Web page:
He is considered the father of modern magnetism as he pioneered the quantum mechanical description of magnetism, especially paramagnetism, as well as the chemical bonding in metal complexes and crystals. He worked on radars during the Second World War and he would understand lots of things about the absorption of centimeter-or-so microwaves by molecules. That was important not only for the military but also for the later birth of radioastronomy. During the Manhattan project, he would help to reduce the size of the Little Boy's firing gun.
The van Vleck determinant is known to theorists as the determinant of an infinitely large matrix, the operator \(\omega^2+U''\), whose power appears as a normalization prefactor if you're trying to solve various quantum mechanical problems exactly (e.g. the harmonic oscillator in the path integral language).
I wrote a long text about David Bohm in 2007. It was followed by lots of texts explaining why his "interpretation" is based on a deep misunderstanding of how the quantum mechanical phenomena work.
There's already too much Bohm-related material on this blog so I won't add additional paragraphs now.
Robert Mills of the Yang-Mills fame was born in New Jersey in 1927. He studied at Columbia from 1944 and won the Putnam Competition in 1948. He earned a degree in Cambridge, spent some time at the IAS, and worked in Ohio.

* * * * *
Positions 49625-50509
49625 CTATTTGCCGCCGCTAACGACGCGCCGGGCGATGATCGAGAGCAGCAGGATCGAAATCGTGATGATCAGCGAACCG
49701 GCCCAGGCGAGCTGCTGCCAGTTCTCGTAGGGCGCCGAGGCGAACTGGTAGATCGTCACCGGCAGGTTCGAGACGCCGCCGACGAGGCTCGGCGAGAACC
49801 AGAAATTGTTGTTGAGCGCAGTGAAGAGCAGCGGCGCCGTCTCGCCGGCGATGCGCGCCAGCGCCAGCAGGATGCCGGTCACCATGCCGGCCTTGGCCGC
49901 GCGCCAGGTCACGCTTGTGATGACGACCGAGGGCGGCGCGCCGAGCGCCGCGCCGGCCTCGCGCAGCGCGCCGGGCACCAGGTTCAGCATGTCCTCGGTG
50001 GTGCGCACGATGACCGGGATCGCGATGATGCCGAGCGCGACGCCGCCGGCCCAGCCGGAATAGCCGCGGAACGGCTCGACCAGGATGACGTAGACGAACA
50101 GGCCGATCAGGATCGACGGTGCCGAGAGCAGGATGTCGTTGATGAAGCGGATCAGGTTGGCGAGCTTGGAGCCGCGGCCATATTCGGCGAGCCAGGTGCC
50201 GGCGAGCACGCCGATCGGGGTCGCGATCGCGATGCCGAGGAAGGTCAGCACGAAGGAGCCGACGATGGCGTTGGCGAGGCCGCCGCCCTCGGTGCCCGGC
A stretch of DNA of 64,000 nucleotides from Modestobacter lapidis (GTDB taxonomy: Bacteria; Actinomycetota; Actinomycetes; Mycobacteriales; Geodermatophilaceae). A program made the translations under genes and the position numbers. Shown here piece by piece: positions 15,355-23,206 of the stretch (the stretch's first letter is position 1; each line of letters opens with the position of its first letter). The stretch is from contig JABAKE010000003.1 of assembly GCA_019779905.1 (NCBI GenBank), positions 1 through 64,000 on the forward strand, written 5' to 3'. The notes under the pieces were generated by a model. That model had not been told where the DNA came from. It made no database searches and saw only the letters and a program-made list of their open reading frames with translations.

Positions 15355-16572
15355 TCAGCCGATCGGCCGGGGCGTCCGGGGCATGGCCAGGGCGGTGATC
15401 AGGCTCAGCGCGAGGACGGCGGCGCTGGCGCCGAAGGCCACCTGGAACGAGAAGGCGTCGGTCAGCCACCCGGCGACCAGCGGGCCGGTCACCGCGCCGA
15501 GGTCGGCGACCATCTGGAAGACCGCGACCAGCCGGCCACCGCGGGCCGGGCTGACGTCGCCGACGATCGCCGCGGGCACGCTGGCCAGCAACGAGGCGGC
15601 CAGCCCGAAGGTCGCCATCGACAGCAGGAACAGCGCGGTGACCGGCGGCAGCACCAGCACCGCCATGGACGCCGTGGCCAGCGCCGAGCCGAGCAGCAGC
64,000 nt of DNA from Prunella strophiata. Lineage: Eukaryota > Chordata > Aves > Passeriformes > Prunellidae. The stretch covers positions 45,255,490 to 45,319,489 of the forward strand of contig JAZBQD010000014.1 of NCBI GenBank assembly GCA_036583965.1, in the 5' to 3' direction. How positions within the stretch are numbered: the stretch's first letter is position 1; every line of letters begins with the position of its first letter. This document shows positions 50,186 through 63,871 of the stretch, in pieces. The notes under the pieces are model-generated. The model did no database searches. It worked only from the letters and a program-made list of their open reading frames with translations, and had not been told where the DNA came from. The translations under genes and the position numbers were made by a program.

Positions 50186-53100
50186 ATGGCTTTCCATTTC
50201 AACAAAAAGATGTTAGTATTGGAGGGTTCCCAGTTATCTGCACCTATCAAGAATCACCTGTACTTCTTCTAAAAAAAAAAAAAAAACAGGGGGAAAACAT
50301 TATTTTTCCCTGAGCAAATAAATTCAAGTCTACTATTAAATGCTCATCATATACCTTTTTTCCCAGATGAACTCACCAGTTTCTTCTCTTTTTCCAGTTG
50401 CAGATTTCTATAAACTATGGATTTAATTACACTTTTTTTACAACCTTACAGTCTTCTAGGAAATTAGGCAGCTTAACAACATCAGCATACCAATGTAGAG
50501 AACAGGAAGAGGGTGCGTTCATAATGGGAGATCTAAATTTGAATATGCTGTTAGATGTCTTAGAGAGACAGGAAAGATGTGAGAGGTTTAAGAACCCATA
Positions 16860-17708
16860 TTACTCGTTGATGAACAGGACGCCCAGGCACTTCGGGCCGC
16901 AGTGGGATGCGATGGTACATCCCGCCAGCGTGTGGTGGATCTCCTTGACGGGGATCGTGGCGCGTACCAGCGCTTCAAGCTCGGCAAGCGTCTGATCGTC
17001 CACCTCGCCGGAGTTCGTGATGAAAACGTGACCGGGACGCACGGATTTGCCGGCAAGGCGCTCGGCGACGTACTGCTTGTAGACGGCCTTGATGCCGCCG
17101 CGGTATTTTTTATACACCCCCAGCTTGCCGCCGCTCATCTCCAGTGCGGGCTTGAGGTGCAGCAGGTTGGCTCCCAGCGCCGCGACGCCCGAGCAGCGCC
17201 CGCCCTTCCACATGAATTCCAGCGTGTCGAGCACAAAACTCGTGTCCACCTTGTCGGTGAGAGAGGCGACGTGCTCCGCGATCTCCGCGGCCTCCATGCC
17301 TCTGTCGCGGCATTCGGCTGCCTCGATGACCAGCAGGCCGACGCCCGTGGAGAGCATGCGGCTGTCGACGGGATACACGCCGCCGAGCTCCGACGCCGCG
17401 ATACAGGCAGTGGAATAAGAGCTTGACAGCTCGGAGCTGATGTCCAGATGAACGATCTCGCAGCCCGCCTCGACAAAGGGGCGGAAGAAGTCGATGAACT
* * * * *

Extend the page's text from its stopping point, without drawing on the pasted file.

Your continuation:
Of course, the 1954 discovery of the Yang-Mills equations – when these men shared an office in Brookhaven – is his most famous achievement but he actually also studied many-body theory and the theory of alloys. I would say that Oskar Klein knew a "large part" of the spirit behind the Yang-Mills theories back in the 1930s.
Even though the Yang-Mills equations were a bit isolated "superhit" of Robert Mills, all these people were ahead of time, however. Only in the mid 1960s or so, it became meaningful to build realistic models of particle physics that depended on non-Abelian gauge theories. At that time, people wouldn't study proposed theories too carefully unless they were confident that they described the actual Universe around us. We're no longer this narrow-minded today – it's hard to find the experimental evidence revealing some completely new phenomena which is why theorists inevitably have to think about models well before their effects manifests themselves empirically – so it's somewhat unlikely that the right and relevant equations would remain unnoticed and understudied for many decades. But maybe it could happen again.
He died in 1999.